MINA WYLIE (AUS)
1975 Honor Swimmer
FOR THE RECORD: OLYMPIC GAMES: 1912 silver (100m freestyle); AUSTRALIAN CHAMPIONSHIPS: For 20 years in a row she won at least one Australian National Championship; 1911, 1922 and 1924 won all Australian swimming championships in breaststroke, backstroke and freestyle; WORLD RECORDS: (freestyle, backstroke, breaststroke).
Harry Wylie could swim 120 yards underwater and he kept his daughter Mina holding her breath almost as long while he decided whether to let her go to the Olympics at age 14. He decided by going with her to the Stockholm 1912 Games where Mina finished second to her Australian teammate Fanny Durack in the 100 meters freestyle.
Before and after those Olympics, 20 years in a row Mina Wylie won at least one Australian National Championship. Three times she won every women's event at the Australian Championships setting world records in trudgeon freestyle, backstroke and breaststroke. In 1910 at Rushcutlers Bay Baths, Mina Wylie set a world record, 1 min. 15 and 4/5 seconds, for the 100 yard freestyle. It beat by 1 1/2 seconds the record of English Hall of Famer Jenny Fletcher who had held the record five years.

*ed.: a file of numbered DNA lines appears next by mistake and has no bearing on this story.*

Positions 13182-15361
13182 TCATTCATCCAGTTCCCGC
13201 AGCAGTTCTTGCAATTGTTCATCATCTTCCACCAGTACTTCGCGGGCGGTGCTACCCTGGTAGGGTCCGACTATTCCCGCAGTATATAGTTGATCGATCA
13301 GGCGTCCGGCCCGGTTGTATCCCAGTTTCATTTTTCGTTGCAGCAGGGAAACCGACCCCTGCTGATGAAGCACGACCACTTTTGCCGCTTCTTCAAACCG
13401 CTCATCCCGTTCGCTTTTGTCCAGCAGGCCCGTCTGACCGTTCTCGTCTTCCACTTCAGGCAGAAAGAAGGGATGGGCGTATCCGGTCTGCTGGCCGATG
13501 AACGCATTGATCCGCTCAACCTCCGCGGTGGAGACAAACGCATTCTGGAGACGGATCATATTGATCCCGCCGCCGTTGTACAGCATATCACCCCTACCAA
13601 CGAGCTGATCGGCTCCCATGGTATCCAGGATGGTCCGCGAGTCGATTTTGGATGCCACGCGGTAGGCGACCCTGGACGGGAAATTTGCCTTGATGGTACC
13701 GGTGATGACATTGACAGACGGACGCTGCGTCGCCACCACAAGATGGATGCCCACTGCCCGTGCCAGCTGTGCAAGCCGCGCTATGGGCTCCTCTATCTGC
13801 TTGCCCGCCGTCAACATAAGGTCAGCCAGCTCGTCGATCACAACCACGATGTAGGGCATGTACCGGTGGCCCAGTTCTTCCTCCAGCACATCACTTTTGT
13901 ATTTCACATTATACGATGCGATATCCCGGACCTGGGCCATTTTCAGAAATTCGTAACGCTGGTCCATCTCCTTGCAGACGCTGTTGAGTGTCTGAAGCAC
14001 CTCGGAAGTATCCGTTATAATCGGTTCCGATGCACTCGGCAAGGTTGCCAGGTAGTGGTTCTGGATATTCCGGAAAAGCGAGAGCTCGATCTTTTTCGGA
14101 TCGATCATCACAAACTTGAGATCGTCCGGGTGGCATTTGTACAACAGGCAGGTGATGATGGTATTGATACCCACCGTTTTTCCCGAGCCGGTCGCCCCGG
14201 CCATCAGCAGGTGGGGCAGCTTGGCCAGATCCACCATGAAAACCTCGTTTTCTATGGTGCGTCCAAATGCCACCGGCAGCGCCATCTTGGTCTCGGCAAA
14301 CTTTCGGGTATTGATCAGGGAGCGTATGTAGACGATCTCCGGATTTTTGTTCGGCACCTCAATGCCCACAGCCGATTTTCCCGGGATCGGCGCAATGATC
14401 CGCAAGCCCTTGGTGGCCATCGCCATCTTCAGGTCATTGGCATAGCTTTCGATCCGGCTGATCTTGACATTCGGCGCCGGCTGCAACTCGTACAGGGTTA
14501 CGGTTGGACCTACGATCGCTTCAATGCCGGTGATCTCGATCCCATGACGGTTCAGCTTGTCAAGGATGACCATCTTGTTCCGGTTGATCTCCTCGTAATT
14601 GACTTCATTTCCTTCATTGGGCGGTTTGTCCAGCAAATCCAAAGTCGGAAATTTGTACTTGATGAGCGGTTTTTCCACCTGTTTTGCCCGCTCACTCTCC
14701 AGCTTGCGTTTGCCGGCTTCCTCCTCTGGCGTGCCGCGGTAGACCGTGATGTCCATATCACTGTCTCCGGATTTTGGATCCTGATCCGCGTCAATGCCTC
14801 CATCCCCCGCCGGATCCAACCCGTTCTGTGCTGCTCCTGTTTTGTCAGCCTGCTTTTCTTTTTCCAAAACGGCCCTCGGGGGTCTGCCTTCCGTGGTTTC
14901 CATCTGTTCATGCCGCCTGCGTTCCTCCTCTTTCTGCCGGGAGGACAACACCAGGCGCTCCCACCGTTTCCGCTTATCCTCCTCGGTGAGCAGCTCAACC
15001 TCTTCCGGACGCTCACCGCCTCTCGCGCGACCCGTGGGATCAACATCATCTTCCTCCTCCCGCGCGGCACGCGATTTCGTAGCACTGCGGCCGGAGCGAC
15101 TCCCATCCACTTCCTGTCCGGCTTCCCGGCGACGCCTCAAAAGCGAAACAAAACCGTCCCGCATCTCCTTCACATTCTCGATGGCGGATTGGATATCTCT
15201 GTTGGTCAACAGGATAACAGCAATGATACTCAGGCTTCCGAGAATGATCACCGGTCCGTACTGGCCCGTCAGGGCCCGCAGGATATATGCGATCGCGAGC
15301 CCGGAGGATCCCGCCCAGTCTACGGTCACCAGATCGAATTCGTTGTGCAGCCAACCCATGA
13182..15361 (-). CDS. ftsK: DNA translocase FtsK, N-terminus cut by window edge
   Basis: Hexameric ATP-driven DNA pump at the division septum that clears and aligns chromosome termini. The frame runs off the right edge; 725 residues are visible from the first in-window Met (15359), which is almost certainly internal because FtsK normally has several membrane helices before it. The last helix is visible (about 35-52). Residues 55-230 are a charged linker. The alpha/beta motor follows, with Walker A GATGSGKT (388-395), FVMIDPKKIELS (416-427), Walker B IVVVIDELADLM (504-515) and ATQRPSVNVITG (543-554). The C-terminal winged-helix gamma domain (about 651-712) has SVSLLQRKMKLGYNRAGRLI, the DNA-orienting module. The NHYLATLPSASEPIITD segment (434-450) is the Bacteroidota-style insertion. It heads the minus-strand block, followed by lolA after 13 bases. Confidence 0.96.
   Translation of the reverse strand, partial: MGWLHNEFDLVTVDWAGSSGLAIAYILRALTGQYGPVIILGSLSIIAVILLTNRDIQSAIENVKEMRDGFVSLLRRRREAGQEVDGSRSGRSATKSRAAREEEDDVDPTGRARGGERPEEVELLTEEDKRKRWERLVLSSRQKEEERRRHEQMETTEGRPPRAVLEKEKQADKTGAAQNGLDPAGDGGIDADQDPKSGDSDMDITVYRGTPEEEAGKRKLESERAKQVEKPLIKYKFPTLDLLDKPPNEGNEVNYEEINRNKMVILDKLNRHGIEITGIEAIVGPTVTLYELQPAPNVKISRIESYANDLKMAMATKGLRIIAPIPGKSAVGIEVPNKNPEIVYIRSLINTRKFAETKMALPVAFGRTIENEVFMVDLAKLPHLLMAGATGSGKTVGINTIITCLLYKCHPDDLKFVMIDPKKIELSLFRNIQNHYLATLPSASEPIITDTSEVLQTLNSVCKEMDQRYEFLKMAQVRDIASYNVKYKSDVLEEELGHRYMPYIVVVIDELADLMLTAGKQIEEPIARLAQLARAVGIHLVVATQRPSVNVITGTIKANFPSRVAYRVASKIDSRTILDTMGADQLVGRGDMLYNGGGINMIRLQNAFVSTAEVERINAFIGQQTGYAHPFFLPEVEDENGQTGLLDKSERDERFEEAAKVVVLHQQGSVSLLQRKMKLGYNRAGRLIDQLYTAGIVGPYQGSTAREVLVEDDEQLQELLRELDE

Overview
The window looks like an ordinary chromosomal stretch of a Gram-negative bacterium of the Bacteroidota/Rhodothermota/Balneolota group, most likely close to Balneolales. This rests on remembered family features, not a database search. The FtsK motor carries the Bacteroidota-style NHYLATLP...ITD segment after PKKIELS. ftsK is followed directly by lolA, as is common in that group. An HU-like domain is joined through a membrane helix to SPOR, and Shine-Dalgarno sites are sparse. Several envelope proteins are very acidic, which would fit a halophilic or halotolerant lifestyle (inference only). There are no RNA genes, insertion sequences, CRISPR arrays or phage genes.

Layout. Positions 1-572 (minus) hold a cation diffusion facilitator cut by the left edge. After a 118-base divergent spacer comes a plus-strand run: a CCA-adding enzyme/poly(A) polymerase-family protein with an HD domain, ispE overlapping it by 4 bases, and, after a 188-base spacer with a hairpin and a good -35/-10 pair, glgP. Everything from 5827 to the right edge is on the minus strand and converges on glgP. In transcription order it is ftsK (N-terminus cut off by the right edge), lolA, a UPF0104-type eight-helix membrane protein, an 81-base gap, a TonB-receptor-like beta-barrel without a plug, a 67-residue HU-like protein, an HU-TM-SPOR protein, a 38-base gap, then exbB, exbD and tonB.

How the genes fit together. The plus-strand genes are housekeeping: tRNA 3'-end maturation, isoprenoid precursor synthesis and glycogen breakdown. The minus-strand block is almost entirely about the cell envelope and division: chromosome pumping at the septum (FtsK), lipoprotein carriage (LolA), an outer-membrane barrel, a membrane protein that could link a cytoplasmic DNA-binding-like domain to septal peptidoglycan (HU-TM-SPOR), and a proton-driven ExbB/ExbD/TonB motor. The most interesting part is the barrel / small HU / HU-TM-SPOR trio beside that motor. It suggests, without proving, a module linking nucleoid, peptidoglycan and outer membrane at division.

Mina Wylie beat Fletcher again at the Stockholm Games but the English Women's Team won the relay "team race" when the Australians had only 2 girls at the Games. "We wanted to swim twice," says the crusty Australian, "but they wouldn't let us do it."
In 1911, 1922 and 1924, Mina won everything in Australia which included the 100 yard breaststroke, 50 yard backstroke, and the 100, 220, 440 and 880 yards freestyle events. Mina, at age 5, became part of her family's aquatic act with her father and brothers. Little Mina's part of the act was to swim with her hands and feet tied. "My father kept me out of trouble by tying me up a little earlier each time we performed," Miss Wylie laughs. Now in her late 70s, Mina Wylie lives with one of her brothers in their old family home in the "dress circle' of Coogee-Neptune Street. Her view of more than 40 years overlooks Coogee Bay and "Sunset Strip", formerly "Wylie Baths", a family business her father built in 1909 just in time to train his swimming daughter the first of her 20 years as a State and National Champion.